Gratitude – Delphine de Vigan

Published By: Bloomsbury
Pages: 160
Released On: 25/11/2021
Translated By: George Miller

Marie owes Michka more than she can say – but Michka is getting older, and can’t look after herself any more. So Marie has moved her to a home where she’ll be safe.

But Michka doesn’t feel any safer; she is haunted by strange figures who threaten to unearth her most secret, buried guilt, guilt that she’s carried since she was a little girl. And she is losing her words – grasping more desperately day by day for what once came easily to her.

Jérôme is a speech therapist, dispatched to help the home’s ageing population snatch and hold tight onto the speech still afforded to them. But Michka is no ordinary client.

Michka has been carrying an old debt she does not know how to repay – and as her words slide out of her grasp, time is running out.

Delicately wrought and darkly gripping, Gratitude is about love, loss and redemption; about what we owe one another, and the redemptive power of showing thanks.


I hadn’t heard of this book or of Delphine de Vigan prior to reading about it in Robin Ince’s book Bibliomaniac. The way he described the power this book has in its use of language – even in a translated language – was enough for me to buy it.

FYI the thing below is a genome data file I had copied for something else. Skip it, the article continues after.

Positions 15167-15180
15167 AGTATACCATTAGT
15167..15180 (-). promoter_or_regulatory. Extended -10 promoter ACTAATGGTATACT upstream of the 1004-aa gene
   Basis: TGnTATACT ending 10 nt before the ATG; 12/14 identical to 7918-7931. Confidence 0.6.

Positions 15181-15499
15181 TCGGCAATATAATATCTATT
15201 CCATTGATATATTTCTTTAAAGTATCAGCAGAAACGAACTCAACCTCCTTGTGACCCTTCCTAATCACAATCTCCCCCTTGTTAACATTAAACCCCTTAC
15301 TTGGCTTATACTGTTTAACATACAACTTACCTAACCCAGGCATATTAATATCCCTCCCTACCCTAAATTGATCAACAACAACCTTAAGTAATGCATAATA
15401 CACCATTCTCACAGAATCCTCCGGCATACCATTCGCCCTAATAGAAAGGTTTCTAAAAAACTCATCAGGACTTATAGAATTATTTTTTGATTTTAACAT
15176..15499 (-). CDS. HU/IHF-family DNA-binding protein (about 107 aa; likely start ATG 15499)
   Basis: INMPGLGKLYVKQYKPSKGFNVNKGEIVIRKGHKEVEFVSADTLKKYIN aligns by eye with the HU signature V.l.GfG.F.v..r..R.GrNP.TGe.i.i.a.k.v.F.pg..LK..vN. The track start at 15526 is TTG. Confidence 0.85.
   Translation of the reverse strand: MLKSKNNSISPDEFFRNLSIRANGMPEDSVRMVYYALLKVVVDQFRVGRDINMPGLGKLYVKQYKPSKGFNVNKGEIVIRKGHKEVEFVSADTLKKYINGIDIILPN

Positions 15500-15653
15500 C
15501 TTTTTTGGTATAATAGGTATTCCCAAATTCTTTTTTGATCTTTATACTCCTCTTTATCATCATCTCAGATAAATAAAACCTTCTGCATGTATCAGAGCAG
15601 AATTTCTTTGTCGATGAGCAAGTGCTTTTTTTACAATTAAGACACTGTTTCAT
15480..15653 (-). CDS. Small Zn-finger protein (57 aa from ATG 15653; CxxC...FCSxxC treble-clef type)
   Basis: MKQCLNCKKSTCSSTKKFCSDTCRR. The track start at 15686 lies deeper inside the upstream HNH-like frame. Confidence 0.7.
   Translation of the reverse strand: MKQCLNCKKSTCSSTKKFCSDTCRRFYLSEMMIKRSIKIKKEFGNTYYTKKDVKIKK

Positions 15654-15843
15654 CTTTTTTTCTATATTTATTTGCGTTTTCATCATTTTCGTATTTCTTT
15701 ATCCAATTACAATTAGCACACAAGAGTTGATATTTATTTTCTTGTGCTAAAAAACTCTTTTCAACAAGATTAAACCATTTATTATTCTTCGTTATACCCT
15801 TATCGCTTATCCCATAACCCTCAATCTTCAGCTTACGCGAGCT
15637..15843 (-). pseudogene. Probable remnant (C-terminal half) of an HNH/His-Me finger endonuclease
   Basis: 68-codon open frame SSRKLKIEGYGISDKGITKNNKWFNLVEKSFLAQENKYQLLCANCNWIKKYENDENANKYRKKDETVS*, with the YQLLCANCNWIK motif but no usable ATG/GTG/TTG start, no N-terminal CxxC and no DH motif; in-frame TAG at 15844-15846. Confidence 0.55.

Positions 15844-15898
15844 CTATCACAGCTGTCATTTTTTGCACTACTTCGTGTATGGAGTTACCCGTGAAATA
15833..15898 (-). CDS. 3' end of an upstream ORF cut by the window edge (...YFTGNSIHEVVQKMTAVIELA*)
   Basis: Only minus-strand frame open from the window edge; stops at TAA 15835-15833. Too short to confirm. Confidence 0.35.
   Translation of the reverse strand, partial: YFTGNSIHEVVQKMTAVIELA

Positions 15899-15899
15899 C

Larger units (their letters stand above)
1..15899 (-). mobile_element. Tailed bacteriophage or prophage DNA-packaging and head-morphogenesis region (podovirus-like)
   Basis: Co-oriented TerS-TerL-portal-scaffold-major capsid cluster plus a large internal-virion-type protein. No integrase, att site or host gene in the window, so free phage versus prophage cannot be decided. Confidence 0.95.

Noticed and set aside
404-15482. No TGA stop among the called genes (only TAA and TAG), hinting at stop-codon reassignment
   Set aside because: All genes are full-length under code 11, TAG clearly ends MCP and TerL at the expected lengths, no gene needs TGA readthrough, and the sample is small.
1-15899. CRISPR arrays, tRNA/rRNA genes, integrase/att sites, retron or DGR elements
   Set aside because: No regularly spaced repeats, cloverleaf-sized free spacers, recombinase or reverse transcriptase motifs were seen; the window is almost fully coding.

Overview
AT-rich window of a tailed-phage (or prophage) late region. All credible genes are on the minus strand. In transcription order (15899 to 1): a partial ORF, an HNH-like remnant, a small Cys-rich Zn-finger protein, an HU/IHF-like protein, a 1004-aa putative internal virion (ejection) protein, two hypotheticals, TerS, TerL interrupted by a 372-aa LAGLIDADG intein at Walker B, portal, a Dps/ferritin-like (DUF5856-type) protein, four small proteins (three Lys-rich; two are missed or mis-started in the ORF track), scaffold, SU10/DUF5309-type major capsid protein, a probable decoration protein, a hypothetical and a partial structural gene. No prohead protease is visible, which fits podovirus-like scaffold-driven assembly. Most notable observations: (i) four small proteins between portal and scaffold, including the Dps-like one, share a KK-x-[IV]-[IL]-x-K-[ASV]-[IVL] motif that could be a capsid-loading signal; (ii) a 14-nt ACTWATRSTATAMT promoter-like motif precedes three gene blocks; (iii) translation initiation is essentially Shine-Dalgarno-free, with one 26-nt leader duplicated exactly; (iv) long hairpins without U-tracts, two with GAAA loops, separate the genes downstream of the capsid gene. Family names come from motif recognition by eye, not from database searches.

It is utterly gorgeous. I lost my grandmother in 2016 to dementia, and I had to witness her getting worse and worse over the previous months and it was horrific. Whether we’re meant to believe Michka has dementia or solely aphasia, I don’t know, but the way it is written is so tender, it brings back memories, and it brought tears to my eyes. I rarely cry at books, but this had me crying almost instantly. It is so sensitive and heartwarming and I think it would be beneficial for everyone to read.

It is a very everyday topic – an older person deteriorating, losing their mobility, their home, their voice. Something that may not necessarily make for an exciting book. But she’s taken the ordinary and made it extraordinary, which is a testament to her skills as a writer (and George Miller as a translator).

It is amazing to look at Michka as a child; how she can remember what happened all those years ago, and how much your childhood can affect you all those years later. This innocence that gets lost as you get older, and that you want to reclaim.

I loved the three main points of view. You’ve got Michka herself, her friend Marie, and her speech therapist Jerome. They give three very different, but very honest outlooks on a very sad situation.

Whilst it’s a lovely book, I’m glad it wasn’t a very long one, as I don’t think I could have coped with much more. It is so powerful and heartbreaking.

Sometimes with translated books, the translation gets lost and you don’t get the same meaning or feeling. Now, I haven’t read the original French version – maybe I should – but this translation has so much heart and passion in it, then both author and translator need applauding.

It’s hard to give this book really enough credit in the words I have (which seems a bit ironic). It is an absolute gem of a story.

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